There are many statistics on the level of disengagement in organisations, and it’s low; really low. According to Gallup, 70% of American workers are not engaged. Disengaged staff cost organisations, but also impact in more subtle ways:
“78% of engaged employees would recommend their company’s products or services, against 13% of the disengaged.”
“70% of engaged employees indicate they have a good understanding of how to meet customer needs; only 17% of non-engaged employees say the same.”
The impact of employee engagement is no longer questioned. Most large corporates run a regular survey to check the engagement temperature of their employees, with the intention of identifying the problems, overcoming them and hoping that the scores improve next time.
How healthy is your organisation going to be this year? Will it be growing or will it struggle to survive? The future is uncertain; that’s good for bookmakers and fortune-tellers, but not good if you are trying to plan for the future.
In my experience, all organisations regularly review their “key numbers”, normally revenue and cost, however, those numbers are in the past, there’s no ability to change what’s happened (legally). What will those numbers be for this month? At best it is intelligent guessing, i.e., forecasting.
Managing your business by your past performance is like driving a car by only looking in the rear-view mirror. You can see what’s happened, but you can only guess what is going to happen, and those guesses are based on what the road looked like previously as you can’t see what’s coming up. The only action left is to hope you guess right and fix the damage when you don’t.
But you can begin to predict the future health of your organisation; there is a way to see into the future. And you already have this capability in your organisation; let me explain…
Change is hard as we humans don’t like change. However, in organisations, there is another reason why change is so hard, and it’s called Policy.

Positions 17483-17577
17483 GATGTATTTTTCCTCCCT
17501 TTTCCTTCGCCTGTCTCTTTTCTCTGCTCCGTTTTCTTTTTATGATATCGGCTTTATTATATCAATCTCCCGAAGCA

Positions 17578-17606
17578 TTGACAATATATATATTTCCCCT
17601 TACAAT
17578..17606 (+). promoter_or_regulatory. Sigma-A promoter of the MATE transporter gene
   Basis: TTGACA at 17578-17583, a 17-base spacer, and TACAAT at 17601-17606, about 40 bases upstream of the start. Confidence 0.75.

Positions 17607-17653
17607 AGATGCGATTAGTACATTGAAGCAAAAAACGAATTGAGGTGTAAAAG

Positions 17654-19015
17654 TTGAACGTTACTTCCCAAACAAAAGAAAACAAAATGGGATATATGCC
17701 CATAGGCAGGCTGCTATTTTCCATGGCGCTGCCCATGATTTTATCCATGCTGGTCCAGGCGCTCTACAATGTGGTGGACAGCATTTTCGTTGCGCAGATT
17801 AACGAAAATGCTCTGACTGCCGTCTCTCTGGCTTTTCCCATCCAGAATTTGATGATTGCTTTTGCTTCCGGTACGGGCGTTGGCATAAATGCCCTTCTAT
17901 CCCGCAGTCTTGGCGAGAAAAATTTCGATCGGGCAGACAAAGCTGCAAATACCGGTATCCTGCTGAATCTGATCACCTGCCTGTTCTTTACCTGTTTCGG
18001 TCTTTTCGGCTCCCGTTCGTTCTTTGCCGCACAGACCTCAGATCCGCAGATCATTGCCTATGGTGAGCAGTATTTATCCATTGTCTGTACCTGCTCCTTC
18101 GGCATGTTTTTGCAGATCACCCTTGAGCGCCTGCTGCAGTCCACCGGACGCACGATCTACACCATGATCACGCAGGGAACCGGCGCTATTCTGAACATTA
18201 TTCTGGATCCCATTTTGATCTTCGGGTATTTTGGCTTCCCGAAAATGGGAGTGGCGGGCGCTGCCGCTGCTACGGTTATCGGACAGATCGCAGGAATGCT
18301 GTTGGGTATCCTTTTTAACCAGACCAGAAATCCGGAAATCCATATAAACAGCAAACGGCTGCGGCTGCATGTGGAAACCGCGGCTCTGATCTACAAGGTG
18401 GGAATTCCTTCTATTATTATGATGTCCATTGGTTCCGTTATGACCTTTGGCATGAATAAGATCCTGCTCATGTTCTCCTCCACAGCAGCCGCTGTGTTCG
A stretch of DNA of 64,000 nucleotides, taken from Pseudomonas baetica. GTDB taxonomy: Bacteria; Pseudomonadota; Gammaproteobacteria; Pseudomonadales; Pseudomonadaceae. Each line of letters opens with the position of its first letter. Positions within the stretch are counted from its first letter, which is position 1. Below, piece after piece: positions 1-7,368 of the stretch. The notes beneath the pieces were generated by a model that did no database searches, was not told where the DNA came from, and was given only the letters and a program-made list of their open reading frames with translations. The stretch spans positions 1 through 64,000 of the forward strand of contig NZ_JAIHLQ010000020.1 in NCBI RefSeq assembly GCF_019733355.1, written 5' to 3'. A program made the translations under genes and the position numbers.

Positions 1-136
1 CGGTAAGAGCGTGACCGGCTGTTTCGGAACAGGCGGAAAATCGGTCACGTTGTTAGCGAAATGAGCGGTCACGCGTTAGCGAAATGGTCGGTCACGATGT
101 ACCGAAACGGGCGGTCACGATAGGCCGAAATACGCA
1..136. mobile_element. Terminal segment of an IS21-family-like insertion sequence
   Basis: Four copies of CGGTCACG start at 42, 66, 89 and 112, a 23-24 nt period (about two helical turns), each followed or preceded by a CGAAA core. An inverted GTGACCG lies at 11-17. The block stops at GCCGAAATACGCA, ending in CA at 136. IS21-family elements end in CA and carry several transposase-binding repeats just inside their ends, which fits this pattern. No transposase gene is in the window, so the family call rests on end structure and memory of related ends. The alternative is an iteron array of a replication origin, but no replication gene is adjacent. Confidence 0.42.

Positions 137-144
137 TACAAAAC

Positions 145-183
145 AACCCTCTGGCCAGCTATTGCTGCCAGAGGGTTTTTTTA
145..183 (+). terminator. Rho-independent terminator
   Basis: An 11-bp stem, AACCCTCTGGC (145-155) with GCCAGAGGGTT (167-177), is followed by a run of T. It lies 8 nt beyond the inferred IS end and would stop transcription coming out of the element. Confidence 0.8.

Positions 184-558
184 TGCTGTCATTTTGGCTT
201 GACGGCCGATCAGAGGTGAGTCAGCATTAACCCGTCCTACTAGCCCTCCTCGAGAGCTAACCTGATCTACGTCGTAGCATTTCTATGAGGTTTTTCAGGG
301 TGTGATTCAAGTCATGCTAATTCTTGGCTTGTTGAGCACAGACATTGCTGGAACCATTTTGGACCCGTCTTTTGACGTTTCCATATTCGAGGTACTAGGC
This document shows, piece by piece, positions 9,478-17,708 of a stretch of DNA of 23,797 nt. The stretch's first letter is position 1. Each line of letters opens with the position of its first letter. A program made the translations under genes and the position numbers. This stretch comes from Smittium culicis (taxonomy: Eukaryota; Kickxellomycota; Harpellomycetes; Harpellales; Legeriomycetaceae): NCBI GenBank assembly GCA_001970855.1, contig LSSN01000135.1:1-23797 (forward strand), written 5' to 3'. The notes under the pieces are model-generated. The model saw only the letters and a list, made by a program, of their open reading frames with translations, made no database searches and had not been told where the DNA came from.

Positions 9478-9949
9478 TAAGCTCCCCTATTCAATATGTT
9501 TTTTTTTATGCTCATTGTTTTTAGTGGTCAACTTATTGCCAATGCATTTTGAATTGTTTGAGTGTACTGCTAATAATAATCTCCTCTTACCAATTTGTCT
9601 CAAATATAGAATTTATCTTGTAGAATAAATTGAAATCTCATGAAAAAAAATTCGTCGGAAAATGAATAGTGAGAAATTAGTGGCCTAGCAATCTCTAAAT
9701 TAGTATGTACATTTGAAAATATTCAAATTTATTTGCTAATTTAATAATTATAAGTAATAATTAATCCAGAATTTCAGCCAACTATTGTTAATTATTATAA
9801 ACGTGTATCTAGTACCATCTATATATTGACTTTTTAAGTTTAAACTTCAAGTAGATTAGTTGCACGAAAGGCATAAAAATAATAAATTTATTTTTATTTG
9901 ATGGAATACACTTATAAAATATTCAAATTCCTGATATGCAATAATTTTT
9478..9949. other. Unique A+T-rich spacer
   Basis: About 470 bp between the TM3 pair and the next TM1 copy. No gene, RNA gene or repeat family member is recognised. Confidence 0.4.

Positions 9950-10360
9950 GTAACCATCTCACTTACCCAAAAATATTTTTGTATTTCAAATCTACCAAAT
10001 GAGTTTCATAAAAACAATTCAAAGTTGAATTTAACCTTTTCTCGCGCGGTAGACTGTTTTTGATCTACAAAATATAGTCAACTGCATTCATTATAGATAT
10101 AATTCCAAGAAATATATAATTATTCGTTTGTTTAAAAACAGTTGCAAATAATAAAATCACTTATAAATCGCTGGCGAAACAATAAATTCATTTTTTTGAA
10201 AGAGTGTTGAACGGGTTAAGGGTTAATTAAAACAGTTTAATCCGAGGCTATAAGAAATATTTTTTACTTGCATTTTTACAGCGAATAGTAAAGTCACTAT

Let me give you an example of Policy in action. I was recently working with a client who was running an idea challenge in their company. The CEO and the board were sponsoring the challenge and expecting great things. To launch the challenge, the CEO emailed every employee to ask them to get involved by submitting their ideas as they ideas were needed urgently. Good so far.
Innovation initiatives have a habit of causing excitement and expectation; the organisation is trying something different and wanting to do new things. Senior management are anticipating the brand new shiny ideas, and front-line employees can’t wait to be rid of their daily frustrations. So what could go wrong?
However, in all this excitement, there’s a group that is usually neglected in the engagement strategy – the middle managers. Often it’s assumed that these managers will support all the company initiatives. It’s their role to toe the line and make sure others do. They’ll buy in surely?
Actually, they don’t.
The role of a middle manager is to maintain the status quo and ensure that set targets are met and the organisational cogs keep turning and working as expected. They are not needed to pursue flights of fancy, a.k.a. ideas, they are employed to keep order and manage resources.
And then they and their team are asked to innovate. What’s in it for the manager? If they are measured on meeting their current objectives, innovation will be seen as a distraction to the “real work” with no guaranteed rewards at the end.
So instead of ideas flowing freely through the organisation and being implemented as quick as you can blink, the ideas get stuck.
I want ideas; I’ll pay for them. It’s almost crude in it’s approach. Nobody likes to think that they can be bought for a certain price. However, when it comes to innovation, it is often the default.
Let me lay my cards on the table here; I believe using money as a motivator can be immensely destructive!
Innovation in an organisation is not so much an activity; it’s more of a journey. However, you don’t get to the journey’s end of innovation, as by its very nature, it continuously creates new horizons and new peaks to reach.
When you are on a journey, however, you want to know where you are and where you are going. It’s the same with the expedition of any innovation programme. It is difficult to know how you are doing and make comparisons, because most innovation programmes are new and different, and additionally, there is usually only one innovation programme in an organisation.
How can you tell if you are making headway in your innovation journey, or just heading very fast down a dead-end alley? How can you tell what you are doing well, and what needs to improve?
Albert Einstein is credited with saying, “If you do the same thing over and over again, don’t be surprised that you always get the same results.”
Guy Clapperton, senior uk journalist
Encouraging innovative thinking and behaviour
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